I was vegetarian/pescatarian for almost a decade for ethical reasons. However, I started to eat meat again from a growing recognition that the act of eating involves more than just reflexively labelling entire groups of foods as “good” or “bad,” or reductively calculating a food’s associated carbon emissions. It’s much more complicated than that.
Eating is a social and joyful act that carries with it cultural and aesthetic values that cannot be as easily dismissed as many plant-based advocates would have you believe. It’s undeniable that the treatment of animals in the industrial agriculture system is inhumane and efforts should be made to improve their welfare. But I think a plant-based diet is anti-human: it is a denial of the fact that we are creatures embedded within a complex (and messy) social and environmental ecosystem.
Like most issues worthy of deeper reflection and consideration, deciding what to eat isn’t so black and white.
Note: This appeared as a letter to the editor in the National Post
Part of the problem is public perception and cultural myths. Sustainability is often misunderstood – even among those with the best of environmental intentions – as the centre of an overlapping Venn diagram, where people-planet-profit meet. But this is an incorrect model of reality: People and profit can’t exist independently of the planet.
Rather than a Venn diagram, we should think of concentric circles. In the centre, you have economics (profit), embedded within society (people), embedded within a global ecology (planet). How on Earth could it be otherwise?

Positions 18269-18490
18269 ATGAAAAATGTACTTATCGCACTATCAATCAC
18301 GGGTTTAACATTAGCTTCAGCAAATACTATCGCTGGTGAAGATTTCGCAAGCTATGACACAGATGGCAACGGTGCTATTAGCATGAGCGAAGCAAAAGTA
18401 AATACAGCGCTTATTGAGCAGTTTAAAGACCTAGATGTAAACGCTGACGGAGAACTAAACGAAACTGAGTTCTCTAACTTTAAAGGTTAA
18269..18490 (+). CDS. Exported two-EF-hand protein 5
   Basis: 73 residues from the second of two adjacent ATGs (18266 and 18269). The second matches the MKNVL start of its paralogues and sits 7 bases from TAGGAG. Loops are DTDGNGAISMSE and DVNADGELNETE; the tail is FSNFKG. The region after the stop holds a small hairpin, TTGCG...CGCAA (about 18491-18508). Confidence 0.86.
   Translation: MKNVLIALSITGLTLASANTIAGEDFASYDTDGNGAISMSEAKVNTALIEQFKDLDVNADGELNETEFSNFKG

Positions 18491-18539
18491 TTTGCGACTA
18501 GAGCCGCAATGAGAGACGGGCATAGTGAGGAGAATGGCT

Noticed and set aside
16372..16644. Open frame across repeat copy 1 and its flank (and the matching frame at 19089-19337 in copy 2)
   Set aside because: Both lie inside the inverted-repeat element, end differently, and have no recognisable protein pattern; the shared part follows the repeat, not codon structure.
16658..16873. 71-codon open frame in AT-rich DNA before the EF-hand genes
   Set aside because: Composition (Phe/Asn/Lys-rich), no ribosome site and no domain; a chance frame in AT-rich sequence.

“I have rivers but no water; forests but no trees; cities but no buildings. What am I?”
It took a few seconds to realize that the question being asked of me was actually a riddle.
I was in Hong Kong, dining at a cha chaan teng. Literally translated as “tea restaurant,” these humble, retro diners have been serving no-nonsense comfort food since the 1950s. To the uninitiated or unprepared, eating at a cha chaan teng can be a jarring experience. You are made to share an impossibly small table with complete strangers. Servers can be a bit too brisk, too impersonal. Upon entering, one immediately feels the pressure to quickly sit, order, eat, pay and leave. Servers have no time to engage customers in idle chit-chat, let alone issue existential challenges. The fact that this server was bending these unwritten rules to ask me a riddle — so calmly and so nicely — was a surprise.
Smartphones are all-consuming vampires, sucking our mental energy and leaving city dwellers disoriented and alienated. But they’re here to stay — so how can urban designers use their immense power for good?
We are living in a time of unprecedented visual distraction. In the modern urban environment, our attention has to battle with myriad layers of signage and communication — some useful, some not — from billboard advertisements to traffic lights. At the same time, an even more pervasive source of visual pollution can be found in our own hands. The constant drip, drip, drip of digital diversions originating from our smartphones and other devices is reshaping how our minds behave and function, and how we perceive the world around us.
The “tragedy of the commons” — the term used to describe a situation in which individuals act in accordance with their own self-interest at the expense of the common good — is often used to explain the persistence of modern environmental problems. If only we had more data, facts and knowledge of the unintended consequences of our actions, the thinking goes, we would make better choices that would benefit everyone.